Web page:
One objective of estate planning is to control costs and reduce stress on the family. One way to keep costs and stress down is to avoid court. And the best way to avoid (probate) court is a living trust.
The trust is an agreement that can be acted upon by the trustee you name without court involvement. But believe it or not, for some families, it might be better to go to court.
When an estate is administered through probate, disagreements are presented for the court to resolve. When your trust is being administered without probate, the trustee and beneficiaries each assert how the property should be divided, but there is no authority figure in power to make an enforceable decision.
If your trust leaves anything for beneficiaries to argue about, administering the trust can be like a divorce without a judge.
One of those phrases that raises red flags for me as a planner is when the client says, “Our four kids get along, so let’s just say ‘divide it equally’ and let them decide who gets what.” If your estate was just savings, securities, life insurance and the like, administering the trust is simple. The trustee converts all the assets to cash. The trustee pays your final bills, taxes and expenses. The trustee tells each beneficiary about every dollar, and the amount each child is going to get. The children acknowledge that. The trustee gives each child their equal check.
But a farmer’s estate isn’t like that. The biggest part of your estate is land. You may also have millions in equipment and livestock. “Divide equally” means equal dollar value. The trustee has a fiduciary duty to assure that everyone gets their full share. So, what could possibly go wrong?
If your estate is not going to be converted to cash by public auction, plenty can go wrong.
Avoiding division by auction
How do you “divide equally” the real estate? The only certain way is for the trustee to deed each child an undivided one-fourth interest in all tracts. But from then on, the four children as co-owners must decide together what to do with the land. One child is the farmer. Is he going to continue farming that land? How much rent will he pay the other three? How will the four landowners decide?
Instead, could the trustee parcel it out, each child receiving a separate tract of about equal value, and make up any difference in cash? Sure, but how are they going to determine who gets which parcels? Then, who sets the value of the property to make sure each gets equal value? Two different appraisers can come up with quite different values, and disagreeable children will think their tract was overvalued. The trustee can only do this if the children unanimously agree.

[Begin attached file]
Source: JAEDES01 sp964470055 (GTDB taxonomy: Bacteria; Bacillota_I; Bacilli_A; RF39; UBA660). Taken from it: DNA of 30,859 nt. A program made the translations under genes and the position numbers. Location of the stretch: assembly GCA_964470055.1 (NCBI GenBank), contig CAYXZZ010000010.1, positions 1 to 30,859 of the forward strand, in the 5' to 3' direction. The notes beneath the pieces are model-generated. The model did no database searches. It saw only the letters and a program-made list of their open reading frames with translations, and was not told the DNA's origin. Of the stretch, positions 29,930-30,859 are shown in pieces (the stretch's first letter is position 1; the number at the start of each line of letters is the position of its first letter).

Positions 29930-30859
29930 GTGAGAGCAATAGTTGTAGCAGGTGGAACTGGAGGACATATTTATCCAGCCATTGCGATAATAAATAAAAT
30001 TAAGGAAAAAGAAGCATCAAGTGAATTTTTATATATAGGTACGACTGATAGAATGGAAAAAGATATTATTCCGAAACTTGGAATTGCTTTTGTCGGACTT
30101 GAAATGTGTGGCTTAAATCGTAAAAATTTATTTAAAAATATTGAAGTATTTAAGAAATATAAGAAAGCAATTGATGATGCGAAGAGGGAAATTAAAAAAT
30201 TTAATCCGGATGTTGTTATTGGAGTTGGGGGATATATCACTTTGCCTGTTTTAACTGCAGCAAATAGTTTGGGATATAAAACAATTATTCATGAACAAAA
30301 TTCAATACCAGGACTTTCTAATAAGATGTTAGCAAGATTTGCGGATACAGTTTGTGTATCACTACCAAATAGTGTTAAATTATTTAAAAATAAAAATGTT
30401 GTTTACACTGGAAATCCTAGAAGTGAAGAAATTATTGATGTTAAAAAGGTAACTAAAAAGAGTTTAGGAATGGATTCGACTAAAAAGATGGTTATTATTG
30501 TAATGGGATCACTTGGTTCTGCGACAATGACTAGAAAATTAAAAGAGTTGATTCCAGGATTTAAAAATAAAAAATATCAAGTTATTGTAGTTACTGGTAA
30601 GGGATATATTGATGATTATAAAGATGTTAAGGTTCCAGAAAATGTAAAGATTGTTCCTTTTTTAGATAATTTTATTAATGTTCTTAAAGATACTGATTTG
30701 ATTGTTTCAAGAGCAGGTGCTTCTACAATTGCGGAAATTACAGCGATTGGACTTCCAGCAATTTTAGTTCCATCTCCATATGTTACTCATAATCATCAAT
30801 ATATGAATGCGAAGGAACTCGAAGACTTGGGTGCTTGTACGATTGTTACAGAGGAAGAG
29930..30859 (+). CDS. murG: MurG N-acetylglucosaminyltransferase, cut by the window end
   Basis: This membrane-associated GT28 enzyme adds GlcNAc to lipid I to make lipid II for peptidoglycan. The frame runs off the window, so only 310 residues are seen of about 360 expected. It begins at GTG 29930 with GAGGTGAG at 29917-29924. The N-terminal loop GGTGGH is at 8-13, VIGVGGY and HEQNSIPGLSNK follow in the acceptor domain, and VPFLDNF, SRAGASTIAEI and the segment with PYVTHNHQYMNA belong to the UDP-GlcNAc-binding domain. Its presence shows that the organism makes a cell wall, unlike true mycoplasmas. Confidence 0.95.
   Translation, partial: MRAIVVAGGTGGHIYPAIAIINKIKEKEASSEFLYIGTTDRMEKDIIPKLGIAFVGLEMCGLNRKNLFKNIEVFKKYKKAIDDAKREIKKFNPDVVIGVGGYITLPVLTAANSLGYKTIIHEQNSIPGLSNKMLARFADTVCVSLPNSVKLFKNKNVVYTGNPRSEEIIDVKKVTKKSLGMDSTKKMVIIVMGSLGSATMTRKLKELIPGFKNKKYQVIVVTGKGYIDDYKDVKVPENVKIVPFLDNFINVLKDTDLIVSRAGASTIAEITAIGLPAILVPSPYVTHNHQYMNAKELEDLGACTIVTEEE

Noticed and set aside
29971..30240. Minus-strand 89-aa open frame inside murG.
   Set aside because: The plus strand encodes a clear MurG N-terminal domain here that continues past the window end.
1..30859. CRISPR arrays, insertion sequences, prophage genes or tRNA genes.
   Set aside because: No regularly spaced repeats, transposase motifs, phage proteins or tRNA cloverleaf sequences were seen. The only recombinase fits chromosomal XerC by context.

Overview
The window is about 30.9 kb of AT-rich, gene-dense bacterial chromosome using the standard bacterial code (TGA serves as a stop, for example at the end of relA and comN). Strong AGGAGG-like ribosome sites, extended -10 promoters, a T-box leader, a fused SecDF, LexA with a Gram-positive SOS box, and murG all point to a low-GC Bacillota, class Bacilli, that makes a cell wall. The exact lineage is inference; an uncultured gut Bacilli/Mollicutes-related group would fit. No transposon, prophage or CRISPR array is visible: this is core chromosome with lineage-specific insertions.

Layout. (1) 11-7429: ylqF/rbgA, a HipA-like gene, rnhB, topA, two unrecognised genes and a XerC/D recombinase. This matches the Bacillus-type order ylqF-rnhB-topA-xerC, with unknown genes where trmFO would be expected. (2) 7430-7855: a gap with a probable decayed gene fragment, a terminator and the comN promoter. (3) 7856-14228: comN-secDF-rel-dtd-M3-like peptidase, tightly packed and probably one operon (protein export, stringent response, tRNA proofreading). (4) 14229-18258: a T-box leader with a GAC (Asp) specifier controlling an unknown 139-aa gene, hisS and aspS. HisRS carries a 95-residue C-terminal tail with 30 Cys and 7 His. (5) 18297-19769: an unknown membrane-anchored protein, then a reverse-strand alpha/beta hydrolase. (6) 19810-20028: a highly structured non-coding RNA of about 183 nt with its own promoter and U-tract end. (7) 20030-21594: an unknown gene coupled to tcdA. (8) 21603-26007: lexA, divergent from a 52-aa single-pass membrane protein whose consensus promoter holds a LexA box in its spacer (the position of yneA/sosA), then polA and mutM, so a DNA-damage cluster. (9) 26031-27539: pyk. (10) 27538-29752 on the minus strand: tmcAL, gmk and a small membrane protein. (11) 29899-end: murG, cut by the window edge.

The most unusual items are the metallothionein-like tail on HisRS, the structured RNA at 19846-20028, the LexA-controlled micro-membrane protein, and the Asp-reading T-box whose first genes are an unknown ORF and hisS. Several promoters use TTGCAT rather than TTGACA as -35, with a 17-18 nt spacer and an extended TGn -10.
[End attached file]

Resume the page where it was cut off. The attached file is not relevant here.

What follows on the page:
How about the equipment? Your farming child wants to keep most of it. He will need to pay the others for their three-fourths of the value, since he only inherited one-fourth. But if the equipment is not sold publicly, what is the value? His used-equipment-dealer friend tells him it’s worth $600,000, but the other children are sure it would bring at least a million in an online auction. The trustee, to play it safe, will put all the equipment up for public auction, and let the farming son bid against third parties for what he wants.
Arbitrary division of livestock
Next, father and son have been running livestock together for several years, and the son swears that 80% of the current herd is his, as his father was gradually moving toward retirement. Is it true? Can the trustee prove otherwise? If any cattle are his, the son must either remove them from the property or else start paying proper rent.
Similarly, the daughter’s horses have been kept on the farm for several years. Of course, her father never charged her. As of his death, she must remove the horses or start paying fair market price for use of the facilities. How much? What if she doesn’t pay? Will the trustee evict the horses?
The trustee can’t arbitrarily make the subjective decisions about value, asset division and rent. Any beneficiary who doesn’t get one-fourth of the estate value can sue the trustee for breach of fiduciary duty. So, the trustee won’t act without unanimous consent. If the beneficiaries don’t agree, the trustee’s only safe route will be … you guessed it, asking a court to decide.
A living trust is great if you don’t leave questions open for disagreement.
Ferguson is an attorney who owns The Estate Planning Center in Salem, Ill. Learn more at thefarmersestateplanningattorneys.com. The opinions of this writer are not necessarily those of Farm Progress/Informa.